Stock investors seem to be less enchanted with the story of many unicorns that are showing rapid growth but remain highly unprofitable businesses.
Some of the most watched unicorns including Lyft Inc., Uber and team messaging company Slack, have filed for or launched IPOs. While Slack hasn't priced yet, Uber's price was at the low end of its range and Lyft's share price has dropped from its IPO, data from CB Insights show.
"I think there needs to be an increased emphasis on achieving profitability," Mr. Rust said.
Even so, only 19% of the companies that went public in 2018 were profitable in the 12 months prior to their IPO, said Jason Thomas, Washington-based chief economist at Carlyle Group LP.
"That's the lowest percentage in history. The other low was 20% in 2000," he said.
Some unicorns may be going public because they are out of private market options.
But the problem for public market investors is that there could be adverse selection, Mr. Thomas said.
"Some companies that are going public may do so because they can't get private capital, either because they are too large, too risky, chronically unprofitable or some other factor," he said.
"Later-stage private equity tends to be more conservative. They are looking for companies with positive net income or close to it," Mr. Thomas added.
Therefore, the only choice for incremental capital or liquidity for some of these businesses may be a public listing, he said.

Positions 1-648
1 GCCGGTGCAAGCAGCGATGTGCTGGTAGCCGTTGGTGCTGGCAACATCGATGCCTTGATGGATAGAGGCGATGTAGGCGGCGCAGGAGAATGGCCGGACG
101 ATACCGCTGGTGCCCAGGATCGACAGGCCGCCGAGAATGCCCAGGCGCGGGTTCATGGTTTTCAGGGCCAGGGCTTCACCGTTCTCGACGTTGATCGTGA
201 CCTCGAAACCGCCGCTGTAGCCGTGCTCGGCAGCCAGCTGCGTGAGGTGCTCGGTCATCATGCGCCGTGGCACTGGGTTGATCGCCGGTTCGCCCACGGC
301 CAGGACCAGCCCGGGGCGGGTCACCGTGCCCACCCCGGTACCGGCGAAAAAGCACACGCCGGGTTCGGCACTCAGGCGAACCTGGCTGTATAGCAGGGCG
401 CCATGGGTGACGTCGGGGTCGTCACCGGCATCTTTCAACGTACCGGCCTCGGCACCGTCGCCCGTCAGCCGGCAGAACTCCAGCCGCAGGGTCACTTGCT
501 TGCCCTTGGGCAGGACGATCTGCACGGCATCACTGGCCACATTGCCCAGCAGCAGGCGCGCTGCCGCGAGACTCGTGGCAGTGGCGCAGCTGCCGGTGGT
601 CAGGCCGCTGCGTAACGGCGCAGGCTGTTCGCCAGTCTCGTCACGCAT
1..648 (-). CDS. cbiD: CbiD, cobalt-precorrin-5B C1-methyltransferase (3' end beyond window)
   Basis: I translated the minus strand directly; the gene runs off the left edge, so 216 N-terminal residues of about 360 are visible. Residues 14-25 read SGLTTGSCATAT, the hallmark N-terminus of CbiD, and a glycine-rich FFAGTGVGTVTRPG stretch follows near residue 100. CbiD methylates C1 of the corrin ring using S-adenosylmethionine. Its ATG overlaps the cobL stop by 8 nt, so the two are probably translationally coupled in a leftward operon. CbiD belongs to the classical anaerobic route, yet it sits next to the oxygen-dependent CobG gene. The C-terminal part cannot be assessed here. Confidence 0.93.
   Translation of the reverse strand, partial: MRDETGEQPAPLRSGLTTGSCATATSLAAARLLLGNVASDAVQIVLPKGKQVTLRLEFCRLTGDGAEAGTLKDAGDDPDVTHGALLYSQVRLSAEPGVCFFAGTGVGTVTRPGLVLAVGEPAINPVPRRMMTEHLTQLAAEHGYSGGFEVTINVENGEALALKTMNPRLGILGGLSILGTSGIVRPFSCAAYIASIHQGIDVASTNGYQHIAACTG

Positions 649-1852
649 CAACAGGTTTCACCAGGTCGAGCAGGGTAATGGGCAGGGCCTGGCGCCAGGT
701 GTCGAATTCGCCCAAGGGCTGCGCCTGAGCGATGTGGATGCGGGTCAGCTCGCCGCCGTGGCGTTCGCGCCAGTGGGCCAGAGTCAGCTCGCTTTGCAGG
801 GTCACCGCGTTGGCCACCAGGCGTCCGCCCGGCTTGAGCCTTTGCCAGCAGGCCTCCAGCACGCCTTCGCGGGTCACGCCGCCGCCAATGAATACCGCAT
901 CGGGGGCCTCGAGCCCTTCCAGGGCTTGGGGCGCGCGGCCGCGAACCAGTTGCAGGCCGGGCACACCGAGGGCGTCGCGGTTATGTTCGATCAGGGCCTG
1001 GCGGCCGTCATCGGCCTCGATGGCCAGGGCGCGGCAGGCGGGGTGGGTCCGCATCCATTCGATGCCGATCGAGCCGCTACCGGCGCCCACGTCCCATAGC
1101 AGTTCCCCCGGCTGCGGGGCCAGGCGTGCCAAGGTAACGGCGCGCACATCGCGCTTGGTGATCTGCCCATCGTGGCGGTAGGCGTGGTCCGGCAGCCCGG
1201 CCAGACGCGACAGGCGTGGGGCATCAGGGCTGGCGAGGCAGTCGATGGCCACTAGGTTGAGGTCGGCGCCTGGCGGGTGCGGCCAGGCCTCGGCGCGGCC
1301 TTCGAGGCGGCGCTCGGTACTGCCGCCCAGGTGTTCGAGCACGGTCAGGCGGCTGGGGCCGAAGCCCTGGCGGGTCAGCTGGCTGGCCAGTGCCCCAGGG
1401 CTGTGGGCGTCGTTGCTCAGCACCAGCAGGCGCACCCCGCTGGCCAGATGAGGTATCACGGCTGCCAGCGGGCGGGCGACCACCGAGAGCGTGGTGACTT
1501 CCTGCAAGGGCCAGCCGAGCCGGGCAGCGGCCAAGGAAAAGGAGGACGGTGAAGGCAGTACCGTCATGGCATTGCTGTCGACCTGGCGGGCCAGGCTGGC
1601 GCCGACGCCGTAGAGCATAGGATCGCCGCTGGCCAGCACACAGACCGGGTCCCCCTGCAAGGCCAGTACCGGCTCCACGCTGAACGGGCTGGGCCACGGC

Despite the risks, unicorn exits are continuing to fuel a new bumper crop of supersized, multibillion-dollar venture capital funds. Even for later-stage investors that may not have made much money on the exit, a manager's association with big-name unicorn IPOs can boost its fundraising.
The same association can also help venture capital managers get access to and gain the confidence of entrepreneurs with whom they want to invest, industry insiders say.
The larger venture capital funds could have lower returns, said Kirsten Morin, Stamford, Conn.-based co-head of venture capital at Aberdeen Standard Investments.
"We think ... as fund sizes get larger, it's harder to deliver venture capital returns," Ms. Morin said. "A moderately sized fund of $500 million or less can get three times (its investment) if it captures a unicorn at its infancy," Ms. Morin said.
"If a fund is larger, the fund needs more hits and really big ones" to earn venture capital-type returns, Ms. Morin said.
Later-stage unicorn investors hope that the companies exceed the private market valuations when they invested, sources said.
"If you are coming in late and own a minority equity (interest in the unicorn) at exit, the returns do not move the needle," for investors portfolios, Ms. Morin said.
Exposure to unicorns has already enabled many venture capital firms to raise larger funds than ever before. According to Preqin, venture capital firms raised $79 billion in 2018, up 13% from the year before.
Due to these exits, distributions to venture capital investors have been strong, she said.
But larger fund sizes present additional challenges for investors going forward. It is not clear how many big wins the supersized funds have to capture to earn the return investors expect from venture capital, Ms. Morin said.
Venture capital firms "would have to have a larger ownership (stake in portfolio companies) or create a larger company," she added.